Barry Wittlin founded WCG Management, a New York-based macro hedge fund, in 2007. Prior to starting WCG Management, Wittlin worked at Bank of America Merrill Lynch as Senior Vice President and Head of Strategic Risk Trading for Global Markets & Investment. Although WCG Management mainly focuses on investing in bonds and currencies, it also manages a sizeable equity portfolio, which is valued at $228.5 million as of the end of June. Consumer discretionary and Basic Material sectors were WCG Management’s top sectoral picks, amassing 37% and 19% of the fund’s equity portfolio at the end of the second-quarter. The filing also revealed that during the quarter WCG Management initiated a stake in 12 stocks, sold out of 3 stocks, made additional purchases in 5 stocks, as well as reduced its holding in 5 stocks. Although McDonald’s Corporation (NYSE:MCD) remained among WCG Management’s top three picks at the end of second-quarter from first-quarter, CF Industries Holdings, Inc. (NYSE:CF) and Constellation Brands, Inc. (NYSE:STZ) climbed a couple of positions after the fund raised its exposure to them. Since the fund increased its stake in all of its top three holdings, dissecting those stocks and understanding why WCG Management’s picked them can be quite fruitful for investors.
But before we proceed to that, it begs the question, why do we pay attention to hedge fund sentiment? Most investors ignore hedge funds’ moves because as a group their average net returns trailed the market since 2008 by a large margin. Unfortunately, most investors don’t realize that hedge funds are hedged and they also charge an arm and a leg, so they are likely to underperform the market in a bullish environment. We ignore their short positions and by imitating hedge funds’ stock picks independently, we don’t have to pay them a dime. Our research has shown that hedge funds’ long stock picks generate strong risk-adjusted returns. For instance the 15 most popular small-cap stocks outperformed the S&P 500 by an average of 95 basis points per month in our back-tests spanning the 1999-2012 period. We have been tracking the performance of these stocks in real-time since the end of August 2012. After all, things change and we need to verify that back-test results aren’t just a statistical fluke. We weren’t proven wrong. These 15 stocks managed to return more than 123% over the last 36 months and outperformed the S&P 500 Index by 65 percentage points (see the details here).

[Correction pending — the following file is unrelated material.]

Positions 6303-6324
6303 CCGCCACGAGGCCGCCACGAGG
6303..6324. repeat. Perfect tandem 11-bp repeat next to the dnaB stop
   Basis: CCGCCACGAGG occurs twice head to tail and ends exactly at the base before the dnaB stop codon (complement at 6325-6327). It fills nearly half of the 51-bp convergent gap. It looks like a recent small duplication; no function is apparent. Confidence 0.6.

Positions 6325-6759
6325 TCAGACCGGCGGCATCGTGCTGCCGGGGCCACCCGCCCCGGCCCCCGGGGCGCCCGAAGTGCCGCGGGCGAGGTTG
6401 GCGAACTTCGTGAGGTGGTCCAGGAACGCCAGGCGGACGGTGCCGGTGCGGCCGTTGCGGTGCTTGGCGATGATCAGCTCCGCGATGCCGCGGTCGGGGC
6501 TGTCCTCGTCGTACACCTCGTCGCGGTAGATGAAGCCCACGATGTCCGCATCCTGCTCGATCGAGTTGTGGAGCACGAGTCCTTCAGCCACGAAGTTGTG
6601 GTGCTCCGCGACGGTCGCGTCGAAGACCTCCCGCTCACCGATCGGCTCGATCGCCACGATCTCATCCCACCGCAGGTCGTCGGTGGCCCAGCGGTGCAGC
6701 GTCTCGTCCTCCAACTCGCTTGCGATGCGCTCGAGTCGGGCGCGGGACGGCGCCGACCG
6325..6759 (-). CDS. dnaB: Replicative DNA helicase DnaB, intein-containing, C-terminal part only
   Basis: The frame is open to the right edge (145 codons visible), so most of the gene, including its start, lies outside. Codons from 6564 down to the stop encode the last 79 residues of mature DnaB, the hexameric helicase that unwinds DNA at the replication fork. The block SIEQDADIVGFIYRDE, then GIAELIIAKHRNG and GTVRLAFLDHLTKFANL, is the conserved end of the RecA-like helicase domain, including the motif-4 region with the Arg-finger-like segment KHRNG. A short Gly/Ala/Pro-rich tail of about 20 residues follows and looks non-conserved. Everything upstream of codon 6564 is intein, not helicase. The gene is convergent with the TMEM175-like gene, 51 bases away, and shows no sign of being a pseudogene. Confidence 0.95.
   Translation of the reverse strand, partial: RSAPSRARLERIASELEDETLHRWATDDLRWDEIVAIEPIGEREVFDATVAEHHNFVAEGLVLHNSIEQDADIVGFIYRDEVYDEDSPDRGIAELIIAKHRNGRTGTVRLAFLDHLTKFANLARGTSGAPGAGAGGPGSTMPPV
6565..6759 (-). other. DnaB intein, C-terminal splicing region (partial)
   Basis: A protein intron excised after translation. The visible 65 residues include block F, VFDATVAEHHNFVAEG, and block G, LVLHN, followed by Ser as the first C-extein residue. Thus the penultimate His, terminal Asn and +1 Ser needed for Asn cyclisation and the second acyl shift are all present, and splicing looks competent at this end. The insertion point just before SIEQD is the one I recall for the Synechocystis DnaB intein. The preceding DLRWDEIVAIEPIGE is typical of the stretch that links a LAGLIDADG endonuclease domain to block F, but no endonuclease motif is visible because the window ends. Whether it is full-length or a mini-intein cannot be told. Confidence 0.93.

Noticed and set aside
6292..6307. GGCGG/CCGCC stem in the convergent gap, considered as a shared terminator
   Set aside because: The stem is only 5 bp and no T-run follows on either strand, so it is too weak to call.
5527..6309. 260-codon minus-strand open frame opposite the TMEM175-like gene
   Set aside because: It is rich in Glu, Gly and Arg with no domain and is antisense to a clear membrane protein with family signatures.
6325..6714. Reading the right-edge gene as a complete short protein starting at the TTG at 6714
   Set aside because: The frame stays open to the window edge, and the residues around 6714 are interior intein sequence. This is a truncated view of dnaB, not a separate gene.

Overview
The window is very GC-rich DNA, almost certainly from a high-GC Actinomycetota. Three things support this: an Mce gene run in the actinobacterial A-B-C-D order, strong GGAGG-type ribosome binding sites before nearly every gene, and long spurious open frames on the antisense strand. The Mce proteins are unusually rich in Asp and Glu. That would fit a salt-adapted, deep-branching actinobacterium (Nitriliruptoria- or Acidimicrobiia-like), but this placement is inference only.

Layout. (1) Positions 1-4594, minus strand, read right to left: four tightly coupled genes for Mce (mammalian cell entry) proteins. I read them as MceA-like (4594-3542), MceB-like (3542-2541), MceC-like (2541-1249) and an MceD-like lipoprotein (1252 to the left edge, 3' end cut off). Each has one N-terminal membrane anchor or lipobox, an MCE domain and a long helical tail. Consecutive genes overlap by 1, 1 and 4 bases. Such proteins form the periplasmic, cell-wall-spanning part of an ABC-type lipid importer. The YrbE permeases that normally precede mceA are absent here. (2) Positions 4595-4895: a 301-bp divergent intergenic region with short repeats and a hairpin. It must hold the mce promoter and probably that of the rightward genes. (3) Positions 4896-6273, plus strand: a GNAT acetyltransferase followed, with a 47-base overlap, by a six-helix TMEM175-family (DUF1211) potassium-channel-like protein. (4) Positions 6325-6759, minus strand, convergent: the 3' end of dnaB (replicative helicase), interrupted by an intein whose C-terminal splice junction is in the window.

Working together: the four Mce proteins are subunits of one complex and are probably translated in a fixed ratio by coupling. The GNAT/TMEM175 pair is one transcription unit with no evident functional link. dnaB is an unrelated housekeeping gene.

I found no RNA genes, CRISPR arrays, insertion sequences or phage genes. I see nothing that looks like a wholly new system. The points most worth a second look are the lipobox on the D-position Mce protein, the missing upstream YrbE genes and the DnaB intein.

Coming back to WCG Management’s top picks, the fund increased its stake in CF Industries Holdings, Inc. (NYSE:CF) by 9% to 410,680 shares, worth $26.31 million, as of June 30. The fertilizer maker announced a 5-for-1 stock split on May 18 and its stock started trading on a split-adjusted basis a month later. On the same day the company announced that it will be increasing production of urea-based products at its Courtright Nitrogen Complex in Sarnia, Ontario,. The company expects this project will be completed by the fourth quarter of 2017 and will cost around $85 million. On July 1, the company announced the acquisition of Yara International ASA (ADR)(OTCMKTS:YARIY)’s 50% equity stake in GrowHow UK Limited for $580 million, making GrowHow a fully owned subsidiary of CF Industries Holdings, Inc. (NYSE:CF). Recent reports have highlighted that the company might be in advanced talks with Dutch fertilizer maker OCI NV for a merger. Some other funds that hold shares of CF Industries in their portfolio, include Jean-Marie Eveillard‘s First Eagle Investment Management, which initiated a stake of 400,000 shares during the first quarter.